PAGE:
In A Room of One's Own (1929) Virginia Woolf wondered what would have happened if Shakespeare had had an equally gifted sister, Judith. Such an ambitious young woman might, speculated Woolf, have followed William's example and run away to the London stage, but she would have encountered a very different destiny--mockery, pregnancy and a lonely suicide. Woolf explained that her imaginary Judith was doubly shackled. Most obviously, she lacked her brother's education, having been taught the domestic skills her parents felt she needed for attracting a wealthy husband. More insidiously, this phantom Judith had been conditioned from birth into accepting the confining norms of 16th-century society, so that the very act of trying to break free would drive her mad.
Elizabeth Tollet (1694-1754) provides a real-life example of the numerous clever sisters who got left behind at home while their brothers went off to pursue exciting careers. A published poet of some renown and an acquaintance of Sir Isaac Newton, Toilet is remarkable for her interest in scientific investigation and natural philosophy. Her life and poetry provide fresh evidence about women and changing attitudes towards natural philosophy in 18th-century England.
Because not much importance was attached to recording women's lives, little biographical information about Toilet survives and her dates are mostly vague. We know that she was brought up in London, the eldest of three surviving children, and that her mother died before she was ten. From 1702 to 1714, her father, George Toilet, served as Extra Commissioner of the Navy, and the family resided in the Tower of London. Toilet, who never married, later moved to her father's country home Betley Hall in Staffordshire; after that at some stage she went to Stratford (in Essex) and then to Westham (now West Ham), where she died, bequeathing to her youngest nephew the substantial fortune she had inherited from her father after he died in 1719.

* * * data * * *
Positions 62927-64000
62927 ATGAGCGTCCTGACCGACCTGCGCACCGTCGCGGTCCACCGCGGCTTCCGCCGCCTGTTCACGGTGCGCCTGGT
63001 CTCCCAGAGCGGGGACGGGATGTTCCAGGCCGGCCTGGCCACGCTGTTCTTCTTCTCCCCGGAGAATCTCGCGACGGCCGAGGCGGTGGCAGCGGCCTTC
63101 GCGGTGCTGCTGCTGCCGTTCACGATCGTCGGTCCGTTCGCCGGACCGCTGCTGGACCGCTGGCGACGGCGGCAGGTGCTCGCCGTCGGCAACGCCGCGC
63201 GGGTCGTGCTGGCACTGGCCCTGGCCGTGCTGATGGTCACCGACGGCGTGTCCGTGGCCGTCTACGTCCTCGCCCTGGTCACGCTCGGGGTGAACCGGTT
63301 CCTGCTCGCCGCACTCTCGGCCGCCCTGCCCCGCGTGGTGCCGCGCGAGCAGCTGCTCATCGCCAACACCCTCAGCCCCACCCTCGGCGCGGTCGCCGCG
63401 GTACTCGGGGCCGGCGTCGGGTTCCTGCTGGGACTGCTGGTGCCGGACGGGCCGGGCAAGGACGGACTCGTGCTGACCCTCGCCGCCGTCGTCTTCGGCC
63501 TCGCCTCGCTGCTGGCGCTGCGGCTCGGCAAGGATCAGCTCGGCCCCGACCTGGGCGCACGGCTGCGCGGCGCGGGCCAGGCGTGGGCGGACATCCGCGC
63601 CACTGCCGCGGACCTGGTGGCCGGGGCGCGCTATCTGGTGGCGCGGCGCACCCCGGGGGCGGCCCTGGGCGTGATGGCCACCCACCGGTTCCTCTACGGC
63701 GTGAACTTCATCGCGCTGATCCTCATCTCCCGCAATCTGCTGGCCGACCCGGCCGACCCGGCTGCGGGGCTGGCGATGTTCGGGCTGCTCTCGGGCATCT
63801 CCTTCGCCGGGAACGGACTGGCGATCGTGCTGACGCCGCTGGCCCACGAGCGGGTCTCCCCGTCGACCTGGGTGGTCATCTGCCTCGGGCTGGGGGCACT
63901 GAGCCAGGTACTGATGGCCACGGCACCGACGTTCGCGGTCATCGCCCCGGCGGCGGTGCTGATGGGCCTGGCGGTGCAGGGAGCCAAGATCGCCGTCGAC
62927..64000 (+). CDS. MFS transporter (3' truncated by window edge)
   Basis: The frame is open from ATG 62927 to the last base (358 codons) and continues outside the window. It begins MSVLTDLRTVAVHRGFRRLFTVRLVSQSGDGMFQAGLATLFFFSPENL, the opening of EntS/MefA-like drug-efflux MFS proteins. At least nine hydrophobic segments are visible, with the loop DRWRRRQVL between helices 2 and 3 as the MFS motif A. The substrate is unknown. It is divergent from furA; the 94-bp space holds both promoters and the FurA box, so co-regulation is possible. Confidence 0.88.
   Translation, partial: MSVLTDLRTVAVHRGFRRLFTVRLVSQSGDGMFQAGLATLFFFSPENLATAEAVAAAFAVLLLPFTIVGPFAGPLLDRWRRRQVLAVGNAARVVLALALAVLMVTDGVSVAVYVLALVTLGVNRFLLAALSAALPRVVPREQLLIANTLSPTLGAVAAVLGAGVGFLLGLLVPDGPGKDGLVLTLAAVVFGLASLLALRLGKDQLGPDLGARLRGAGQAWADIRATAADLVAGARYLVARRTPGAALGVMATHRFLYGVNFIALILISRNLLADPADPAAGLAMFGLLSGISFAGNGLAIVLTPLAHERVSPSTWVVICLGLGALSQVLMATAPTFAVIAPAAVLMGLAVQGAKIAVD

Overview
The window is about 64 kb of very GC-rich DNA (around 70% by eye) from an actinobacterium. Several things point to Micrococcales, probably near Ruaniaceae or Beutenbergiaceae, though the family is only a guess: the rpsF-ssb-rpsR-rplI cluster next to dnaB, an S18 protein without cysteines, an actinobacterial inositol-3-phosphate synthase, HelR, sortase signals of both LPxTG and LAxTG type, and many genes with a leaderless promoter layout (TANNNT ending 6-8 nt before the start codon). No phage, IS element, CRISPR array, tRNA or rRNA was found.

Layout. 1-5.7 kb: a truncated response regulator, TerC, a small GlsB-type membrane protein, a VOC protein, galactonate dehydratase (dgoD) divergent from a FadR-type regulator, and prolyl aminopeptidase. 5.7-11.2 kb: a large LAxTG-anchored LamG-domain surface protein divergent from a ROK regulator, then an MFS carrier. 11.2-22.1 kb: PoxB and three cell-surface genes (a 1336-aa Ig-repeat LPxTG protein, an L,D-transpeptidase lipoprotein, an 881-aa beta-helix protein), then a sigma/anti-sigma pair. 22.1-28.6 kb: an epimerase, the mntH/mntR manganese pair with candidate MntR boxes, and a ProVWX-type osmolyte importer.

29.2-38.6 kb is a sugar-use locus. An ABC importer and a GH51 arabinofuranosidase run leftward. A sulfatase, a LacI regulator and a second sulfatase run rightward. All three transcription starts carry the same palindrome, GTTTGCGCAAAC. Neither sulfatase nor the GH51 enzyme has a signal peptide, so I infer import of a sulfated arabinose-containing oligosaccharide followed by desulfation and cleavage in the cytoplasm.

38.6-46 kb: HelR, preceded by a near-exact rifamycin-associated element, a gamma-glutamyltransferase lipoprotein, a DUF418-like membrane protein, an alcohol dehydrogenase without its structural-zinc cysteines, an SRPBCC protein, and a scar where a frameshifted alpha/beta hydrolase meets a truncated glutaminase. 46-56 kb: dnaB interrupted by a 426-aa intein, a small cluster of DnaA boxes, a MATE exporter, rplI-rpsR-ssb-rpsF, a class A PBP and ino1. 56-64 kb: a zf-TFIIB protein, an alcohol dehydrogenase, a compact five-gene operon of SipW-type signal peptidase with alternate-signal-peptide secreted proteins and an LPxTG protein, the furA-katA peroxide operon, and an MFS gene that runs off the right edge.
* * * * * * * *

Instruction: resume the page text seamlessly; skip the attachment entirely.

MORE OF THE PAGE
Despite the frustrating paucity of facts about her, Toilet's poetry provides an invaluable source for reconstructing her life. She wrote in varied styles on a range of topics. Interspersed between her scholarly poems on religion, natural philosophy and women's education there are playful elegies on the pleasures of music, academic translations of Psalms and classical poetry, brief epigrams, light-hearted verses and sad epitaphs for lost friends: in 1732, mourning the death of an intimate acquaintance identified as D.D.D., she wrote a poem lamenting that 'sorrow has untun'd my voice to sing'.
'To my Brother at St John's College in Cambridge' Blest be the Man, who first the Method found In Absence to discourse, and paint a Sound! ... ... But when the Sun declines the Task I change, And round the Walls and antick Turrets range ...
Tollet's poems demonstrate her extraordinary erudition, which is instantly apparent both from the learned references within them and her footnote amplifications to them. For example, the following lines from 'The Microcosm' (I 727 or later) reveal her familiarity with the natural philosopher Robert Hooke's (1635-1703) magnificent illustrations of the insects and plants he examined through his microscope:
When in the Microscope thou canst descry The Gnat's sharp Spear, the Muscles of a Fly ... There the gay Down of Insects to behold, Or Millions crowding in the Plumb's blue Mold
And in an elegy to Newton (1727) she summarises his experiment showing how light is refracted into coloured rays as it passes through a prism:
Alike exact to penetrate the Ways Of subtile Light, and fine aethereal Rays: What obstacle compels them, as they pass, To march diverted thro' the pervious Glass; What various Hues the lucid Pencils paint, How deep or glaring soften into faint: By what Degrees their hindred Shades unite, And bow their equal Mixture spreads a White. …